New Zealand has recorded 25 coronavirus deaths in a population of five million and cases have been largely contained since late May, aside from a flare-up in Auckland last month.

Opposition leader Judith Collins (pictured)slammed the Government's handling of the pandemic, saying National would 'not let COVID-19 into New Zealand'

Opposition leader Judith Collins (pictured)slammed the Government's handling of the pandemic, saying National would 'not let COVID-19 into New Zealand'

Opposition leader Judith Collins (pictured)slammed the Government’s handling of the pandemic, saying National would ‘not let COVID-19 into New Zealand’

A shopper makes his way into a store offering a closing down sale in Auckland, New Zealand

A shopper makes his way into a store offering a closing down sale in Auckland, New Zealand

A shopper makes his way into a store offering a closing down sale in Auckland, New Zealand

But the opposition National Party said Ardern’s centre-left government had failed New Zealanders by failing to keep the economy moving.

National’s finance spokesman Paul Goldsmith compared the response to Australia, which recorded an economic contraction of seven percent in the June quarter after adopting a more flexible approach to lockdowns and border controls.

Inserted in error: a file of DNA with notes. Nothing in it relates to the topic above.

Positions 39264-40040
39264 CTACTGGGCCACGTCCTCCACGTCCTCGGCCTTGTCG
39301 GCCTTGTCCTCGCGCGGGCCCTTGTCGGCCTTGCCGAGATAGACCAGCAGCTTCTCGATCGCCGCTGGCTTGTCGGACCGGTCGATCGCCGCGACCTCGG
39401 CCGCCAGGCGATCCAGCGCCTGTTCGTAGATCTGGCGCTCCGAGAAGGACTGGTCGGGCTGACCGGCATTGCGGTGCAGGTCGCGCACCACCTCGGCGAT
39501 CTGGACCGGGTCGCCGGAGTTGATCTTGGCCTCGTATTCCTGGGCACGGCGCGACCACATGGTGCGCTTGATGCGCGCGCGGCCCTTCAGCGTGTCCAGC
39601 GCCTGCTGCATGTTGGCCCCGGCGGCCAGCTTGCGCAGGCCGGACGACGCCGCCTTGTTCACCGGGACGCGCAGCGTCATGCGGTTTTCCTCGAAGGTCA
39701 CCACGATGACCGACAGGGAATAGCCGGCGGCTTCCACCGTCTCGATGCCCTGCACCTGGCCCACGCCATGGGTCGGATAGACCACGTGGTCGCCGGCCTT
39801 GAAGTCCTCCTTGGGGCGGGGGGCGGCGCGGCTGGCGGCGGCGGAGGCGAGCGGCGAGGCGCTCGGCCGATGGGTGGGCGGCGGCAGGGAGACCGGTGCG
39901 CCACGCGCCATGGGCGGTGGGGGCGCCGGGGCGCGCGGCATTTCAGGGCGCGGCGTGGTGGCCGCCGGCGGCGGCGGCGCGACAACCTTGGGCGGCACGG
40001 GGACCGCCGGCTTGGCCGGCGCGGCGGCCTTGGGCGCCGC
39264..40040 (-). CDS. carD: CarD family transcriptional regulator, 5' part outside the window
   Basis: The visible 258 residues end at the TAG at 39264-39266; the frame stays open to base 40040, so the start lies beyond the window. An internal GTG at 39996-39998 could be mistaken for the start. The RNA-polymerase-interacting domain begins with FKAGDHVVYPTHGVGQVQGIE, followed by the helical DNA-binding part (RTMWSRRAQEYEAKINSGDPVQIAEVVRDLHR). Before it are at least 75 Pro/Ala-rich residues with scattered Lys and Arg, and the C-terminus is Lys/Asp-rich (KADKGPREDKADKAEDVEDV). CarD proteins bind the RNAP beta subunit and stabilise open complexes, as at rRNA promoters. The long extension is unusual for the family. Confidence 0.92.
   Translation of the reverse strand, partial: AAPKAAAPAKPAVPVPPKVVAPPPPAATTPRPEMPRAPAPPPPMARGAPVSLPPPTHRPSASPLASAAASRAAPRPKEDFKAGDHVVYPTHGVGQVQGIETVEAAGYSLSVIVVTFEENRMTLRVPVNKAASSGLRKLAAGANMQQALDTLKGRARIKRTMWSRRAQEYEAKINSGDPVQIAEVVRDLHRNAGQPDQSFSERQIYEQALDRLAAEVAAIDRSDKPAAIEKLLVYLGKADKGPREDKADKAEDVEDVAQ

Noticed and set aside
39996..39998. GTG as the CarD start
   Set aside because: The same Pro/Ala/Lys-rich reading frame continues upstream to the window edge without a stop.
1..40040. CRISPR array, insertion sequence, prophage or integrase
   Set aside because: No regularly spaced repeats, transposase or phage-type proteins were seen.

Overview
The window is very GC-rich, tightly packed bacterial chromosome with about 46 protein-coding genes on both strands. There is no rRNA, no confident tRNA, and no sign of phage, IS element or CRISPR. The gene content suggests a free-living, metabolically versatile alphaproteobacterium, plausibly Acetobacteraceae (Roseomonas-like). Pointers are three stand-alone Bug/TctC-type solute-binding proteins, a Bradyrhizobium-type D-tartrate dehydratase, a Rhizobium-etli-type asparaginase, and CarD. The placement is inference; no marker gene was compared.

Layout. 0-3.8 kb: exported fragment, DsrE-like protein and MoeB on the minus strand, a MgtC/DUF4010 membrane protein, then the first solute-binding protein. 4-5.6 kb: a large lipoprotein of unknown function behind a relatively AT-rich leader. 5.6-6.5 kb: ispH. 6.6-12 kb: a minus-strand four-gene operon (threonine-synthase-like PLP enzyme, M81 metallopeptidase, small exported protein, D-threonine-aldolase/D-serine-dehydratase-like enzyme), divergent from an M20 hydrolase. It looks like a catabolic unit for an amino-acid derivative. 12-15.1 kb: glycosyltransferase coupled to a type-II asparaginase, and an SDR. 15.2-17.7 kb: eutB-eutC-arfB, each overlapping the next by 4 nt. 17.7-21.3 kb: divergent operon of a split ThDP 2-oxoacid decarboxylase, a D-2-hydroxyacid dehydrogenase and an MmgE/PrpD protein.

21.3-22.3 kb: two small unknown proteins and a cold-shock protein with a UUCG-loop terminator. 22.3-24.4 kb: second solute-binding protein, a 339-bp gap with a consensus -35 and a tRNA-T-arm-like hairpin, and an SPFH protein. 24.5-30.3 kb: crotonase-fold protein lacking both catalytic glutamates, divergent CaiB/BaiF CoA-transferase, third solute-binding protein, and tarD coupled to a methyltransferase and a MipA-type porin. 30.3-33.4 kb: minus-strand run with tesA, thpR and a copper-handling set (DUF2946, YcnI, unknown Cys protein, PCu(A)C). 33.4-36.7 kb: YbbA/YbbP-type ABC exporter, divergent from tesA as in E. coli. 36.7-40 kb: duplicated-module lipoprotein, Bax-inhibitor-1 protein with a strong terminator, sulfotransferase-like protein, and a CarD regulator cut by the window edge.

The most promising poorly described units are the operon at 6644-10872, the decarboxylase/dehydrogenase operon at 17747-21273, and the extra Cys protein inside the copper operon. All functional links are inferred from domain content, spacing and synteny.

‘The lack of pragmatism and a clear plan from (Ardern’s) Labour has made the economic hole deeper and the impact harder than it needed to be,’ he said.

‘This economic damage was recorded in three months but will last for decades to come – this is the deepest recession in living memory.’

New Zealand most recent recession was in 2008-09 and until the first three months of this year it had recorded non-stop quarterly growth since 2010.

New Zealand's economy shrank by a record 12.2% in the second quarter due to a strict coronavirus lockdown, but forecasts indicate activity is bouncing back

New Zealand's economy shrank by a record 12.2% in the second quarter due to a strict coronavirus lockdown, but forecasts indicate activity is bouncing back

New Zealand’s economy shrank by a record 12.2% in the second quarter due to a strict coronavirus lockdown, but forecasts indicate activity is bouncing back